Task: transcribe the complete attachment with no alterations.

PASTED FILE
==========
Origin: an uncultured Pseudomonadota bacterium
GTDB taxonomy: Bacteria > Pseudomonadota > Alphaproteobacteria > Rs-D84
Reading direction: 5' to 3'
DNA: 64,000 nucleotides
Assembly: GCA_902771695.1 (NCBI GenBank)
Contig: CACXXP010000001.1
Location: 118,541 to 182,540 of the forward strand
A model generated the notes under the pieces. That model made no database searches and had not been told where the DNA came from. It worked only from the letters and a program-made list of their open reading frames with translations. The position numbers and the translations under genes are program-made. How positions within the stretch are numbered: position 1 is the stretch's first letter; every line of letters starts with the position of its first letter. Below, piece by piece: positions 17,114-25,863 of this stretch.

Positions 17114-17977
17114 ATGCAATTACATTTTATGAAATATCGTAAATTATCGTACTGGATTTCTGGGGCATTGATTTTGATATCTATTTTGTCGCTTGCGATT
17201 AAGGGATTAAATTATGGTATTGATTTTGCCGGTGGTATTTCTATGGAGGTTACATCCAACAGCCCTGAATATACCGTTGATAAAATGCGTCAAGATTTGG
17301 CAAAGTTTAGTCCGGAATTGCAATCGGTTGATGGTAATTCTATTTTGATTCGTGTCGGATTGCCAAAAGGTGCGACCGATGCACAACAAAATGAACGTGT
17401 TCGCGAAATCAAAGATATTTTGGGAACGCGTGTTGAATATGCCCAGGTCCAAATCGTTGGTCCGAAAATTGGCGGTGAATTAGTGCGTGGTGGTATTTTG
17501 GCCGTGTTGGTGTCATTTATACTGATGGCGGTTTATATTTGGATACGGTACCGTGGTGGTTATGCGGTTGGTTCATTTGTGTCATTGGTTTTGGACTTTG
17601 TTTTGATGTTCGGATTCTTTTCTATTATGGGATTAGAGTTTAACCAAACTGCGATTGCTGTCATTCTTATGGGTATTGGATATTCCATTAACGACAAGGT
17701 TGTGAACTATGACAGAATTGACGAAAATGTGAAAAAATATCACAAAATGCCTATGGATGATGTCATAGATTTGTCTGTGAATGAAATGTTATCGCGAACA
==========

Origin: an uncultured Pseudomonadota bacterium
GTDB taxonomy: Bacteria > Pseudomonadota > Alphaproteobacteria > Rs-D84
Reading direction: 5' to 3'
DNA: 64,000 nucleotides
Assembly: GCA_902771695.1 (NCBI GenBank)
Contig: CACXXP010000001.1
Location: 118,541 to 182,540 of the forward strand
A model generated the notes under the pieces. That model made no database searches and had not been told where the DNA came from. It worked only from the letters and a program-made list of their open reading frames with translations. The position numbers and the translations under genes are program-made. How positions within the stretch are numbered: position 1 is the stretch's first letter; every line of letters starts with the position of its first letter. Below, piece by piece: positions 17,114-25,863 of this stretch.

Positions 17114-17977
17114 ATGCAATTACATTTTATGAAATATCGTAAATTATCGTACTGGATTTCTGGGGCATTGATTTTGATATCTATTTTGTCGCTTGCGATT
17201 AAGGGATTAAATTATGGTATTGATTTTGCCGGTGGTATTTCTATGGAGGTTACATCCAACAGCCCTGAATATACCGTTGATAAAATGCGTCAAGATTTGG
17301 CAAAGTTTAGTCCGGAATTGCAATCGGTTGATGGTAATTCTATTTTGATTCGTGTCGGATTGCCAAAAGGTGCGACCGATGCACAACAAAATGAACGTGT
17401 TCGCGAAATCAAAGATATTTTGGGAACGCGTGTTGAATATGCCCAGGTCCAAATCGTTGGTCCGAAAATTGGCGGTGAATTAGTGCGTGGTGGTATTTTG
17501 GCCGTGTTGGTGTCATTTATACTGATGGCGGTTTATATTTGGATACGGTACCGTGGTGGTTATGCGGTTGGTTCATTTGTGTCATTGGTTTTGGACTTTG
17601 TTTTGATGTTCGGATTCTTTTCTATTATGGGATTAGAGTTTAACCAAACTGCGATTGCTGTCATTCTTATGGGTATTGGATATTCCATTAACGACAAGGT
17701 TGTGAACTATGACAGAATTGACGAAAATGTGAAAAAATATCACAAAATGCCTATGGATGATGTCATAGATTTGTCTGTGAATGAAATGTTATCGCGAACA